13.5. Choosing Greedy or Nongreedy Matches
// find all bolded sections preg_match_all('#<b>.+?</b>#', $html, $matches);
// find all bolded sections preg_match_all('#<b>.+</b>#U', $html, $matches);
By default, all regular expressions in PHP are what's known as greedy. This means a quantifier always tries to match as many characters as possible.
For example, take the pattern p.*, which matches a p and then 0 or more characters, and match it against the string php. A greedy regular expression finds one match, because after it grabs the opening p, it continues on and also matches the hp. A nongreedy regular expression, on the other hand, finds a pair of matches. As before, it matches the p and also the h, but then instead of continuing on, it backs off and leaves the final p uncaptured. A second match then goes ahead and takes the closing letter.
The following code shows that the greedy match finds only one hit; the nongreedy ones find two:
print preg_match_all('/p.*/', "php"); // greedy print preg_match_all('/p.*?/', "php"); // nongreedy print preg_match_all('/p.*/U', "php"); // nongreedy 1 2 2
Initially, all regular expressions were strictly greedy. Therefore, you can't use this syntax with ereg( ) or ereg_replace( ). Greedy matching isn't supported by the older engine that powers these functions; instead, you must use Perl-compatible functions.
$html = '<b>I am bold.</b> <i>I am italic.</i> <b>I am also bold.</b>'; preg_match_all('#<b>(.+)</b>#', $html, $bolds); print_r($bolds); Array (  => I am bold.</b> <i>I am italic.</i> <b>I am also bold. )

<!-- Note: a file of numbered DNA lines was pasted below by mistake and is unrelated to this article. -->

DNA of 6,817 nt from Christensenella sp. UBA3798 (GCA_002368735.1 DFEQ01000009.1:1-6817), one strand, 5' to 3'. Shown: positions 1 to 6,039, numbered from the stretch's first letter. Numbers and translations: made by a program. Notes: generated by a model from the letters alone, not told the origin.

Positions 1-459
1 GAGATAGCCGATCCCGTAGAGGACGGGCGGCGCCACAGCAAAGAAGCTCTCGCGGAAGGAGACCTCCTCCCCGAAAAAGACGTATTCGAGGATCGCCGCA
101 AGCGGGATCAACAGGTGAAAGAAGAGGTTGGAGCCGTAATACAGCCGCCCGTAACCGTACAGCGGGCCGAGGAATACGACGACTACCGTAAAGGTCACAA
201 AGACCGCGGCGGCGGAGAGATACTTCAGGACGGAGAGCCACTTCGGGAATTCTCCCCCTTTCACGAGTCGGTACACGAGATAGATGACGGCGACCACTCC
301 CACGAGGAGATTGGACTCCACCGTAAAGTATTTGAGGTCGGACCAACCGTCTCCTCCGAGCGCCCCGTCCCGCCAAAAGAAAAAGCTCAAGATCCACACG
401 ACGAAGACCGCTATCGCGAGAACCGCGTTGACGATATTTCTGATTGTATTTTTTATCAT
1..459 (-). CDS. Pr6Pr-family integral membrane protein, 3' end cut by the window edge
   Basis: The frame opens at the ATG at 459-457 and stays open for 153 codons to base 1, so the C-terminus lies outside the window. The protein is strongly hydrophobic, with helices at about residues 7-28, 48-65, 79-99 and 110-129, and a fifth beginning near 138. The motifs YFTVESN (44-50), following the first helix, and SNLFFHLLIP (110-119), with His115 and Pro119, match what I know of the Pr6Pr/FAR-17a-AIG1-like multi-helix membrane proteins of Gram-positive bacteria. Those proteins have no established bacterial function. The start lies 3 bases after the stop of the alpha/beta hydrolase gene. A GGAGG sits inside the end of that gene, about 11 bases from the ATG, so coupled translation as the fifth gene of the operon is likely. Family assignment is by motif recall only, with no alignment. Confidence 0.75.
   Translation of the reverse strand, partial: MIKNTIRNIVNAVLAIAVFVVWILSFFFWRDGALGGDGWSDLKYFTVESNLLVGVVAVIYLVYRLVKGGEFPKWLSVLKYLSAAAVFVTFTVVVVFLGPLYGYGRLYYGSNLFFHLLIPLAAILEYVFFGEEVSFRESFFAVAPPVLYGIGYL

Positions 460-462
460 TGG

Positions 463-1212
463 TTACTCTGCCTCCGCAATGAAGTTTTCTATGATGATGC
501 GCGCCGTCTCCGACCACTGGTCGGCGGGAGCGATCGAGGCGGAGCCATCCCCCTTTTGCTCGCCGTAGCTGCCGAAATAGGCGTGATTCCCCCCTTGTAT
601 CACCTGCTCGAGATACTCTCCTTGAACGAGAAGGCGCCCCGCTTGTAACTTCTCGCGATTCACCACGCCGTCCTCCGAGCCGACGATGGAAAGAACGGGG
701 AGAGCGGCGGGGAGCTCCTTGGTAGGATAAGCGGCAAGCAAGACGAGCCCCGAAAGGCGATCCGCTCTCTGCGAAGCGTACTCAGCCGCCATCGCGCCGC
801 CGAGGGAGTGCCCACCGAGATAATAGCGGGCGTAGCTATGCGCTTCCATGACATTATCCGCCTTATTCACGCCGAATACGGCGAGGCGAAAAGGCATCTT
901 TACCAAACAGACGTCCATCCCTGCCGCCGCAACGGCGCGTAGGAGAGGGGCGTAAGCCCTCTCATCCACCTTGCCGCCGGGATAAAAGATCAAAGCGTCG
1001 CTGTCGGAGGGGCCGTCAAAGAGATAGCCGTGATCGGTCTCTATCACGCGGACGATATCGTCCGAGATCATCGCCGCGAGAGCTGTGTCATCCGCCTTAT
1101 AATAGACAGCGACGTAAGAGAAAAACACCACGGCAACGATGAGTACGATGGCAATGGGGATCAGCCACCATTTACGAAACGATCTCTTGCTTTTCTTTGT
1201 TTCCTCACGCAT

Because there's a second set of bold tags, the pattern extends past the first </b>, which makes it impossible to correctly break up the HTML. If you use minimal matching, each set of tags is self-contained:
$html = '<b>I am bold.</b> <i>I am italic.</i> <b>I am also bold.</b>'; preg_match_all('#<b>(.+?)</b>#', $html, $bolds); print_r($bolds); Array (  => I am bold.  => I am also bold. )
Of course, this can break down if your markup isn't 100% valid, and there are stray bold tags lying around. If your goal is just to remove all (or some) HTML tags from a block of text, you're better off not using a regular expression. Instead, use the built-in function strip_tags( ); it's faster and it works correctly. See Recipe 11.12 for more details.
Finally, even though the idea of nongreedy matching comes from Perl, the -U modifier is incompatible with Perl and is unique to PHP's Perl-compatible regular expressions. It inverts all quantifiers, turning them from greedy to nongreedy and also the reverse. So, to get a greedy quantifier inside of a pattern operating under a trailing /U, just add a ? to the end, the same way you would normally turn a greedy quantifier into a nongreedy one.
13.5.4. See Also
Copyright © 2003 O'Reilly & Associates. All rights reserved.